Monday, July 28, 2014

Pears and Plums, Past Their Prime

When I was at the Hub near closing time on Friday, they had a whole bunch of badly bruised pears. So badly bruised they were dripping. Yuck! Since they wouldn’t make it to Monday, they were going to compost them, but I was sure there was something that could be done with them, so I brought them home with me. I brought home some nectarines, too, in the same condition.

I put the fruit in the fridge overnight while I tried to figure out what to do with it. I thought it was over-ripe, not just bruised, and that’s what I looked for on the internet. What to do with over-ripe pears and plums (because I thought that’s what the nectarines were until I cut into the first one).

There were several articles and posts online about using over-ripe fruit (I’ve included links to some of them below), but the most common use seems to be making jams and jellies, so that’s what I decided to do. Well, butters, actually. Pear butter and plum butter. 
Before straining pears

The pears I cut into fourths and put them, stems, seeds, peel and all, into my 4-quart slow cooker on low. I added about half a cup of water and a couple of tablespoons of lemon juice and left it for several hours, stirring it occasionally. I didn’t add any sugar because I figured that the over-ripe fruit was extra sweet to begin with. After about six hours, I turned it off and put it in the fridge to finish the next day.

The next day I ran the cooked pears through my China hat (known more formally as a chinois), which is an old-fashioned metal, cone-
shaped food mill.  You put something like cooked pears in it and then smush the pears through the tiny holes in the sides with a wooden cone-shaped pestle. It
Chinois or China hat

squeezes the pulp through and keeps the parts you don’t want, like the seeds and peel and stems, inside. The food mills that you can borrow from the Hub Tool Share program do the same thing. I was going to make pear butter, but decided to stop with pear sauce, instead. I added two cinnamon sticks and about a fourth of a teaspoon of almond extract but didn’t add any sugar. It turned out pretty good, considering that I rescued the pears from the compost bin!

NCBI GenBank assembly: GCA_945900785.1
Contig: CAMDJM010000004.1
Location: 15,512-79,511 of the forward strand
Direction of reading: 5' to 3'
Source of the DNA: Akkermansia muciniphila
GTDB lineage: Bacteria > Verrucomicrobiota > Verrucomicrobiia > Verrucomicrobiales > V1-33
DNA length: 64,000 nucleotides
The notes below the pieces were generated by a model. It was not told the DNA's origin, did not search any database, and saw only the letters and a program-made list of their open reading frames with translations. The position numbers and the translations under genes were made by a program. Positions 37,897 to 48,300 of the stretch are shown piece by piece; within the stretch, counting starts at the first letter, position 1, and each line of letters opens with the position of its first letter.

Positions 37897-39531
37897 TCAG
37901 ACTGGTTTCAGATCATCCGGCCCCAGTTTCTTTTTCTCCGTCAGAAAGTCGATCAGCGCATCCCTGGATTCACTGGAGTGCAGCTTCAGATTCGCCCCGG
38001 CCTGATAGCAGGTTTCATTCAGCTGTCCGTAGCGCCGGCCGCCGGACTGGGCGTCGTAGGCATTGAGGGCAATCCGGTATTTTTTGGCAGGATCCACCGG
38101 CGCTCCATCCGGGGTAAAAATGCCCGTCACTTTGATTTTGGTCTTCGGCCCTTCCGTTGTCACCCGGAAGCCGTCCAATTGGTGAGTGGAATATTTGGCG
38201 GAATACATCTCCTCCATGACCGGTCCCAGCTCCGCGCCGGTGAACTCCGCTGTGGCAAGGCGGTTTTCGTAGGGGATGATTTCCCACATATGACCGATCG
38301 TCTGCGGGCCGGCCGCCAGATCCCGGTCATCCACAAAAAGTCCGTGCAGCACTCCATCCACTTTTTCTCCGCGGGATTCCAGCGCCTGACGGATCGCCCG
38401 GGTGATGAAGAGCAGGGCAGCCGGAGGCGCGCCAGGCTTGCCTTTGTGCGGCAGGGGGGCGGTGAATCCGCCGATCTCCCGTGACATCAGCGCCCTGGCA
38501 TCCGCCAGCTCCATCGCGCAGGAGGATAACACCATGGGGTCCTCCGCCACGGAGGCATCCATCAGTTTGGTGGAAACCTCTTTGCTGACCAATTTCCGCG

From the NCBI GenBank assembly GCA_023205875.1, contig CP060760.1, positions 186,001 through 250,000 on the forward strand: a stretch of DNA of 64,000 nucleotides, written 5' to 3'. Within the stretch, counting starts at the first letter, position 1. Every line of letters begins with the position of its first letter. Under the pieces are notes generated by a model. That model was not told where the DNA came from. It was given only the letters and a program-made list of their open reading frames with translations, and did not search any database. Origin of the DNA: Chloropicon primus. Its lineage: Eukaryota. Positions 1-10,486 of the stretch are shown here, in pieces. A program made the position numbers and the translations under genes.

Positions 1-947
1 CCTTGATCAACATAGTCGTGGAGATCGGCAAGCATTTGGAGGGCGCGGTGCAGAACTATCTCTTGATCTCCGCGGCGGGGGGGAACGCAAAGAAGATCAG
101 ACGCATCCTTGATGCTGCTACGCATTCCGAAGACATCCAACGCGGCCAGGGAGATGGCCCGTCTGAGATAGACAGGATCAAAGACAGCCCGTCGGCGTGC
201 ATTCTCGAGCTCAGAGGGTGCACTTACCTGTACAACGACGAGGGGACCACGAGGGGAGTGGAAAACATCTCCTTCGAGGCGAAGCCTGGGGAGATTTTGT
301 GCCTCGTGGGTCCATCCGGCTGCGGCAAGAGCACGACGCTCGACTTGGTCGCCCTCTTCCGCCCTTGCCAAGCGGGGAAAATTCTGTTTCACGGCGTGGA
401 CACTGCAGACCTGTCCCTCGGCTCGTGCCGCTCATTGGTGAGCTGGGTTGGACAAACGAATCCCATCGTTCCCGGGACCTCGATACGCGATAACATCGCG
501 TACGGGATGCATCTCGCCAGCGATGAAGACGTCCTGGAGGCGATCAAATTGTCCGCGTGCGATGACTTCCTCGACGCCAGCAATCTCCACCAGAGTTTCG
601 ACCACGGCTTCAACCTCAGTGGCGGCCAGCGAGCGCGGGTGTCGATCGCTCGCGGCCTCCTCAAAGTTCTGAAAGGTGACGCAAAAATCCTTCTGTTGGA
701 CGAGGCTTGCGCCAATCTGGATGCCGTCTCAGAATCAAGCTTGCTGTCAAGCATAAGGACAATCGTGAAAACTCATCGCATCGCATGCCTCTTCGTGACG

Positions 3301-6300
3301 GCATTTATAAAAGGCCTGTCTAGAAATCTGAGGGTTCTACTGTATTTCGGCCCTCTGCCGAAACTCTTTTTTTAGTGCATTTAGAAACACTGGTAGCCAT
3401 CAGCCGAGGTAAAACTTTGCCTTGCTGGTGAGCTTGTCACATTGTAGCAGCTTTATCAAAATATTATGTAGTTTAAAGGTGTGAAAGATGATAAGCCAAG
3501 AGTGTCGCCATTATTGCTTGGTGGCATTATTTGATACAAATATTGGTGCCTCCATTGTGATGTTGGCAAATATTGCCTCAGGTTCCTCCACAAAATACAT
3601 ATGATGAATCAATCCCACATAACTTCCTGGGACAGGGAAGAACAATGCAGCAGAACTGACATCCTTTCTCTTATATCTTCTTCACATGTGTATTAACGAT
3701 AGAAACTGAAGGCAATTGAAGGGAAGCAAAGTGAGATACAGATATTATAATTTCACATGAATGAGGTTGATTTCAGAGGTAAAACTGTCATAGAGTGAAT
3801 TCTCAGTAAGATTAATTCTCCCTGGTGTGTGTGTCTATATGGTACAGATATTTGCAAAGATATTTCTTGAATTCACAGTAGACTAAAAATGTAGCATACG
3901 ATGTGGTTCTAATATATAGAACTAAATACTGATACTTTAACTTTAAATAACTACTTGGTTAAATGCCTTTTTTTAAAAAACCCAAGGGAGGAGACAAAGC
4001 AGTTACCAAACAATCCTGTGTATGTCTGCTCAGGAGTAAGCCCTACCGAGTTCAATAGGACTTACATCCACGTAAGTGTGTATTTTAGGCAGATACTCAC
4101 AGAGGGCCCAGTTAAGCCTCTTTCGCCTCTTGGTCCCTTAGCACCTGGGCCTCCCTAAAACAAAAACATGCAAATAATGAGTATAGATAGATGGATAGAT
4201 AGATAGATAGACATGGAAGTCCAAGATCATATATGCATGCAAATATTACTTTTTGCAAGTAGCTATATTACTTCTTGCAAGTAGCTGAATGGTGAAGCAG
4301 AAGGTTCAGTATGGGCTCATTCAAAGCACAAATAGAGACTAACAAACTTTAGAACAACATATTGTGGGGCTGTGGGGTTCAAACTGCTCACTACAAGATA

After straining pears
There were only a few nectarines, so I cooked them on top of the stove. I did pretty much the same thing – quartered them, then put the whole fruit, including the pits and skin, into a big saucepan. I added a little bit of lemon juice and just a bit of water and cooked it over the lowest heat I could get, stirring it frequently so it wouldn’t burn. When the fruit was really soft, I fished out all of the pits, then put the pulp and skins in the blender. I processed it until it was really smooth, then put it back in the pan and cooked it some more, until it was really thick. It splattered something fierce, so I put a splatter guard over the top. It didn’t catch all of the splatters, but it helped.

Once the pear sauce and nectarine butter were done, I sterilized some jars, filled and sealed them, then processed them for 10 minutes in a water bath canner.

Pear sauce and nectarine butter

So what did I end up with? For the cost of two cinnamon sticks, a bit of almond extract and some lemon juice, I made three half pints of nectarine butter and three pints of pear sauce. The nectarine butter can be used like apple butter, though it's not as sweet. The pear sauce can be used like applesauce to make Pear Sauce Cake or Cookies or to replace some of the fat in baked goods. You can pour it over pancakes. It goes great with pork. You can eat it plain, like applesauce. Or you can make SPARKIN' PIE, so named because a girl once made it to impress her boyfriend, he proposed on the spot, and they lived happily every after.

And to think, all that yummy goodness from food that might otherwise be composted!
-Mary Anne-

Here are some resources for things to do with overripe fruit. My favorite comes from the first article - "Overripe peaches and plums can very quickly be pureed and used as a fruity filling for cakes and muffins.  Simply pour your cake mixture into the case, make a well and add the puree before baking.  The sponge will rise above the puree, encasing it and creating a rich and very fruity addition to your weekly baking repertoire." Or however often you bake at your house. 

What to do with Overripe Fruit - Culinary Arts 360

Top 10 Ways to Use Up Overripe Fruit - the kitchn

10 Things to Do With Overripe Fruit - Savvy Housekeeping

10 Ways to Use Extra or Overripe Fruits and Vegetables - The Purposeful Mom

Uses for Overripe Fruit - thrifty fun

Seven Ways to Enjoy Overripe Fruit - Divine Caroline

Delicious recipes using overripe fruit. A.K.A. kids can't complain about the "mushy part." - Cool Mom Picks

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